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Fastening Wall Plate to Slab on Grade

hal_kepler | Posted in Building Code Questions on

Are there special requirements when remodeling walls in a house that is slab on grade? This is a Home in Cincinnati so it falls under the RCO (Residential Code of Ohio) which is based off of the IRC (International Residential Code). I have located the code 403.1.6 Foundation anchorage, in the 2019 RCO¬† (I believe that is the latest) that says you must use min. 1/2″ diameter¬† bolts not greater than 6′ O.C. and no less than 12″ from the ends of the plates, and that the bolts have to extend not less than 7″ into the concrete. This seems strange for remodeling since I have seen many examples of people using other kinds of fasteners that are not 1/2″ diameter and not 7″ into the concrete. It is also strange since most slabs are only around 4 to 5 inches thick except for at the perimeters. Is there other codes somewhere that make exceptions for remodeling and interior walls especially non-bearing walls that are on concrete slabs? How about all of the basements being remodeled into finished basements–what are they using to fasten the bottom plates to the concrete floor?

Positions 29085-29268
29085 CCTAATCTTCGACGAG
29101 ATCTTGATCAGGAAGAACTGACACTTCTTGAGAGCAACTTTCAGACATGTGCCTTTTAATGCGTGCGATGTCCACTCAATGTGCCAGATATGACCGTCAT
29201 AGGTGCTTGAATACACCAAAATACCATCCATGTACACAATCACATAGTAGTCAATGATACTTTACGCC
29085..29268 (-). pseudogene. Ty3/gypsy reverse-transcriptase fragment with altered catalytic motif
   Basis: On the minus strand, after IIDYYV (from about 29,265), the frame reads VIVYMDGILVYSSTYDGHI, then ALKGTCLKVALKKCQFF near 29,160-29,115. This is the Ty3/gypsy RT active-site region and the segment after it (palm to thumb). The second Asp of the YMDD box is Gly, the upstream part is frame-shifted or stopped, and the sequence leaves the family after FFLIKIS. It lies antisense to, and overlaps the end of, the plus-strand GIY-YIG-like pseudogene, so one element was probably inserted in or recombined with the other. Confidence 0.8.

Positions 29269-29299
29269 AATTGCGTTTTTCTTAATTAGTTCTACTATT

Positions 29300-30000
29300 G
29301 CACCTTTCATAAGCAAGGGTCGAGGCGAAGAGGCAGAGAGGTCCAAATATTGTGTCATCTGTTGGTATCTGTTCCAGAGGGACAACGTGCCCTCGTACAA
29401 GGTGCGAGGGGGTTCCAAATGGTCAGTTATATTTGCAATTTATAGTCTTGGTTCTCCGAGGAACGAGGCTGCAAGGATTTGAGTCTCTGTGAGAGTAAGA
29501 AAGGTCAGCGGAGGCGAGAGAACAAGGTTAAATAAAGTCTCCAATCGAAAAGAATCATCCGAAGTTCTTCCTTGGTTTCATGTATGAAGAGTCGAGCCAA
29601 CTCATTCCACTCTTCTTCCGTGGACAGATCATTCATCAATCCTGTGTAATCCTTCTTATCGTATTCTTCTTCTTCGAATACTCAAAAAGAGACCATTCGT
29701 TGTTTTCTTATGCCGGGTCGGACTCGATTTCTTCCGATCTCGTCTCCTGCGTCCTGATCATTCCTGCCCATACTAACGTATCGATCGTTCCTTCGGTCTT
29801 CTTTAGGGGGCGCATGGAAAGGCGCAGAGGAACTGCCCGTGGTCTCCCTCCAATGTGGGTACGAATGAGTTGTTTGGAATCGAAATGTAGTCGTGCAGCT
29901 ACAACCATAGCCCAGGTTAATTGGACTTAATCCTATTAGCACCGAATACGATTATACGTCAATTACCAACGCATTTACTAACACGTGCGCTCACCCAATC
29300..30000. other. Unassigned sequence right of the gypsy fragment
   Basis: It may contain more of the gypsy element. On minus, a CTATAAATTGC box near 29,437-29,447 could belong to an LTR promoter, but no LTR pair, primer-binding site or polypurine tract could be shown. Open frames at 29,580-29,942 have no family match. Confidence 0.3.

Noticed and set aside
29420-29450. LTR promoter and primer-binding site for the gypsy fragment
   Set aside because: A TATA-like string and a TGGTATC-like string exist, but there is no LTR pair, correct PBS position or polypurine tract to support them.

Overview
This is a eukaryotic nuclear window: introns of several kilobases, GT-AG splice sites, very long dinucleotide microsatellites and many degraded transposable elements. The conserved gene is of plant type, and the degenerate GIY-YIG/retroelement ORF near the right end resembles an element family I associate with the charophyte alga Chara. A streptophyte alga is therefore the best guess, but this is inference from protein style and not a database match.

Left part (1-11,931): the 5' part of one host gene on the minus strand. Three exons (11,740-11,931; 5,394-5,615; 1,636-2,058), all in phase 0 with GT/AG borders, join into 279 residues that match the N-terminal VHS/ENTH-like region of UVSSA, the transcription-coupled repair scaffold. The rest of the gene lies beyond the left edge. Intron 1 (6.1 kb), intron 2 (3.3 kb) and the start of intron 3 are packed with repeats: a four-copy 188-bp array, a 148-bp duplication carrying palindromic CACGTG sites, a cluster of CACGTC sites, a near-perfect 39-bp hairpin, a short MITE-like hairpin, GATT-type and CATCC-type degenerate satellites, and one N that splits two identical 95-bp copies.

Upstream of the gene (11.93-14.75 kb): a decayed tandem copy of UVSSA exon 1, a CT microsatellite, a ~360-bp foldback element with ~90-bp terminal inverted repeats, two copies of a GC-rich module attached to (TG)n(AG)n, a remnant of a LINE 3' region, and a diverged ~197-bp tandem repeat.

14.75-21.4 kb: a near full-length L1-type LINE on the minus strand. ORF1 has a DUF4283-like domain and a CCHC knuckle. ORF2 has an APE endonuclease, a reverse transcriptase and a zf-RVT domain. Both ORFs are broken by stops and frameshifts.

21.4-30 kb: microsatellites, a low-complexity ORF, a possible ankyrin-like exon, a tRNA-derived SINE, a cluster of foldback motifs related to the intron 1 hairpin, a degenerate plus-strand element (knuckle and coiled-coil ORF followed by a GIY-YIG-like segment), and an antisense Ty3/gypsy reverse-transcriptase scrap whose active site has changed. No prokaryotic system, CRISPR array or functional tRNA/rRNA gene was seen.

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Replies

  1. Expert Member
    KYLE WINSTON BENTLEY | | #1

    Hal,

    It looks like you've got a good handle on the requirements. Those requirements are generally for exterior walls, and the interior partitions, assuming they're not designated shear walls, can be fastened using much less of a fastener. Many people use Ramset nails, the kind that uses the powder actuated gun to drive them into the ground. Others use tapcons or similar masonry screw. Some people use wedge anchors, like the redhead pins or bolt style.

    Try not to drive them all the way through the slab, in whichever case, so that you do not puncture the vapor barrier, assuming one exists.

  2. plumb_bob | | #2

    I would interpret this as the anchor bolts are required for load bearing walls, both interior and exterior, non bearing partitions do not typically need this type of anchorage. If in question, ask your local inspector...

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